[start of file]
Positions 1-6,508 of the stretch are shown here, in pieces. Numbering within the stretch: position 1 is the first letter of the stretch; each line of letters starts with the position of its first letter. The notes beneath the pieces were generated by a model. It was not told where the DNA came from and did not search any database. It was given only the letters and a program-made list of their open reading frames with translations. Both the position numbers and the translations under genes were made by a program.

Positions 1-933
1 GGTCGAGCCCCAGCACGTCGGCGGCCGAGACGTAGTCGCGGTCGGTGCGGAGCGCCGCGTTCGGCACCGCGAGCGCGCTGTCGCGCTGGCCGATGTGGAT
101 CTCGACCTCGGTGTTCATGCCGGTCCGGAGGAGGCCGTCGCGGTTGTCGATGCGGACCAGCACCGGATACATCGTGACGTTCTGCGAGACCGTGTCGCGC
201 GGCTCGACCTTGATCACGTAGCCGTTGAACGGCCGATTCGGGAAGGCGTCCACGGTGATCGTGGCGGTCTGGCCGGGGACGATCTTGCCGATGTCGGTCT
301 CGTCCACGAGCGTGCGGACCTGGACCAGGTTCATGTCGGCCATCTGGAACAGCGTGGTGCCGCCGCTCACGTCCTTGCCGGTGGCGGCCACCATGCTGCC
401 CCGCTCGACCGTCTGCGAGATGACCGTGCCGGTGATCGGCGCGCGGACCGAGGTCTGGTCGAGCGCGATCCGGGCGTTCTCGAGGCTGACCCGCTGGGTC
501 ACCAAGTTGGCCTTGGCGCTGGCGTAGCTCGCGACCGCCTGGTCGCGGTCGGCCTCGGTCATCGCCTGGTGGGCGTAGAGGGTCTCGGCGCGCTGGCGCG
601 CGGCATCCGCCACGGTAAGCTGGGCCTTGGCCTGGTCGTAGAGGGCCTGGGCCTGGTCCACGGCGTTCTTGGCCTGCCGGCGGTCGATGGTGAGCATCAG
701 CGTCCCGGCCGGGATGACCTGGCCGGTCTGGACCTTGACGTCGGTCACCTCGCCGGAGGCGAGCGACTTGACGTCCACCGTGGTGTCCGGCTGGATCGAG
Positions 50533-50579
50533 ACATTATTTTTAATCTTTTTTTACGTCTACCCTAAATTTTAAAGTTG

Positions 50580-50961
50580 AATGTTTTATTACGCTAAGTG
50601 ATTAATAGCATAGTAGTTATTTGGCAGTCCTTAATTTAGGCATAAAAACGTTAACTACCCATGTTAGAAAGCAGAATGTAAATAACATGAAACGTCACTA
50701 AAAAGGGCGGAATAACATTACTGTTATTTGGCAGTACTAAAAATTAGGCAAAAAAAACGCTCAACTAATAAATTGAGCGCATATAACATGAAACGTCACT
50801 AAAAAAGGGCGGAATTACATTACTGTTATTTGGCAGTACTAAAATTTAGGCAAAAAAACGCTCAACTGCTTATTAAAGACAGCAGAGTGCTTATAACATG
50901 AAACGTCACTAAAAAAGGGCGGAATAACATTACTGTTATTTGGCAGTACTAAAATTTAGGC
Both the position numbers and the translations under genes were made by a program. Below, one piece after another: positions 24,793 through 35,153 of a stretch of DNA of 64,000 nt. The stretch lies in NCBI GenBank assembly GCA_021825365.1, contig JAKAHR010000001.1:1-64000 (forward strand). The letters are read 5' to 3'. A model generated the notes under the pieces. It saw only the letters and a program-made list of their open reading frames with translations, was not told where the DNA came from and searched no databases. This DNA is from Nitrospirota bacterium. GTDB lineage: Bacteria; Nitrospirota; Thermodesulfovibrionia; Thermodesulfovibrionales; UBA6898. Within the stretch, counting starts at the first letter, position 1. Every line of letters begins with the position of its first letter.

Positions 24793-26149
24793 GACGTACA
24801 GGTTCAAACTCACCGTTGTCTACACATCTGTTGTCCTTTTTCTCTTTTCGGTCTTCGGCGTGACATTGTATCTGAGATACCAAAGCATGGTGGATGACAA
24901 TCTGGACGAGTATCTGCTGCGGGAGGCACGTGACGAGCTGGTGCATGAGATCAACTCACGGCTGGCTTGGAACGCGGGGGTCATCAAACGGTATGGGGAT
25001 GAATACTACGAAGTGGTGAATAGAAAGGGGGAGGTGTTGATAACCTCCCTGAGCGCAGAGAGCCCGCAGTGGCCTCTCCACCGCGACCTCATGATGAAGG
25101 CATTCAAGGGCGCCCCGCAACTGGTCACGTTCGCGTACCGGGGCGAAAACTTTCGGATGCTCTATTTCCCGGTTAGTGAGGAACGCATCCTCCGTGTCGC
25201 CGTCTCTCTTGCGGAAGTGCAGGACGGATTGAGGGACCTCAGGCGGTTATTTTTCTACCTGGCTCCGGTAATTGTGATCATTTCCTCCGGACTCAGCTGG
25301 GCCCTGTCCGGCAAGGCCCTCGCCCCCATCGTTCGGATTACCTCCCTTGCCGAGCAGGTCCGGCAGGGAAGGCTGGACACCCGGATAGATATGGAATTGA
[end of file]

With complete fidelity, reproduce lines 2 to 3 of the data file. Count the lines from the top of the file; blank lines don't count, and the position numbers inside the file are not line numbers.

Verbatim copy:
Positions 1-933
1 GGTCGAGCCCCAGCACGTCGGCGGCCGAGACGTAGTCGCGGTCGGTGCGGAGCGCCGCGTTCGGCACCGCGAGCGCGCTGTCGCGCTGGCCGATGTGGAT